* German National Tourism Board has relaunched the popular 2021 campaign spotlighting local traditions and driving awareness of four pillars: green, craft, taste, and flair
* With visitors to Germany no longer needing to show a COVID-19 vaccination certificate or negative PCR test, an increase of visitors from the Gulf region is anticipated
Following a successful debut last summer, the German National Tourism Board’s ‘German.Local.Culture’ campaign returns highlighting more of the many ways to experience the country’s national traditions.
As a result of the encouraging news that visitors to Germany no longer require a COVID-19 vaccination certificate or negative PCR test, the country’s tourism board is looking forward to a rise in arrivals from the GCC and the opportunity to offer them a variety of cultural experiences and insights into the country’s customs.
“Our German.Local.Culture campaign encourages visitors to focus on unique elements of Germany’s culture; experiences you simply cannot get in other countries,” said Yamina Sofo, director of sales and marketing at the German National Tourist Office (GNTO), the regional office of GNTB. “Germany has a rich tapestry of traditions ready for tourists from the GCC to enjoy – from industrial architecture and traditional craftmanship to local festivals.”
Below are just a small selection of some of the sights and experiences on offer, with a specific insight for each of the German.Local.Culture campaign’s four pillars:
Green: Hiking with a View in Baden-Baden
Shining a light on Germany’s sustainable travel options, Baden-Baden is filled with stunning valleys and incredible views. The Panorama Trail is an ideal way to see as much of the city as possible. Venturing through beautiful gardens filled with plentiful flowers, across the Geroldsau waterfall, and through the Rhine Valley, the 45km trail is known for being one of the most breath-taking in all of Germany.
Craft: Glass Art in Harz Mountains
Glass art in Germany is steeped in history, dating back as far as the 17th Century. Visitors to the country can enjoy one of the few places still practicing the custom at the Harzkristall factory in Derenburg. Set among the beautiful Harz mountains, the glass factory offers guided tours that introduce this age-old skill and show how the talented local artists create an array of items, from festive decorations to traditional drinking glasses.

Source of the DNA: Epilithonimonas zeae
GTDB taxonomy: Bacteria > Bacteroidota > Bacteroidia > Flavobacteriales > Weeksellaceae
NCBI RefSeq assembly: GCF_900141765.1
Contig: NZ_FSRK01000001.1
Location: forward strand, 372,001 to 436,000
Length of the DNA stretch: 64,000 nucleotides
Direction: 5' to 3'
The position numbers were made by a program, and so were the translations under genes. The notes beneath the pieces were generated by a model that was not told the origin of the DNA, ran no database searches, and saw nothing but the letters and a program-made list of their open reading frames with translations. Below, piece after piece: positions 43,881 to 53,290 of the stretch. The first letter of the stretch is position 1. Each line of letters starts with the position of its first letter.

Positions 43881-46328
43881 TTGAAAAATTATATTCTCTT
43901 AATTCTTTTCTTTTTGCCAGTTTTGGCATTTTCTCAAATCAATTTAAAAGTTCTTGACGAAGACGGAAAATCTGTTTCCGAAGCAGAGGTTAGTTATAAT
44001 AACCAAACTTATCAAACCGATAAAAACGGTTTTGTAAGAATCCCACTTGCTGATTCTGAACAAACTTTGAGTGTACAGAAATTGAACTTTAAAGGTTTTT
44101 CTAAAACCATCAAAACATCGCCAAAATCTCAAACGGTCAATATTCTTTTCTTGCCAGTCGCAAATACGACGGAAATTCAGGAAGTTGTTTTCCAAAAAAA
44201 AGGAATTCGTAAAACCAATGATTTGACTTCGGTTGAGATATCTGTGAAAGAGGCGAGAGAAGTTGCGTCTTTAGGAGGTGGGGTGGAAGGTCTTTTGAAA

Taste: Leipzig Delicacies
Germany is recognised worldwide for its culinary delights. While bratwurst and sauerkraut are probably the country’s most famous exports, its sweet treats also deserve more attention. Visitors are encouraged to broaden their taste experiences while exploring the Leipzig delicacies of Saxony. With a history spanning back to the 18th Century, the recipe has been refined over the years, but now contains a shortcrust pastry, almonds, nuts and, a filling of either strawberries or marzipan. Delicious!
Flair: Tegel Art Park
Berlin is renowned for its cultural roots, much of it culminated at Tegel Art Park where local and international artists gather to pool their creative ideas. With artworks up to 42 metres high, the area creates an amazing open-air art gallery. Featured works include famous pop-artists such as Berlin’s Jim Avignon and Australia’s Fintan Mage. It’s the ultimate place for artists to learn the latest techniques and trends from around the globe.
For more details about the German.Local.Culture campaign and to discover more places to visit in Germany, visit: https://www.germany.travel/en/campaign/german-local-culture/home.html
As of June 11th 2022, Germany has suspended all travel restrictions for entering the country and remain until the end of August. Travelers are no longer required to prove that they have been vaccinated, recovered, or tested. The rules remain in place for travelers from virus variant areas and would require going into a 14-day quarantine in Germany, even if they are vaccinated or have recovered.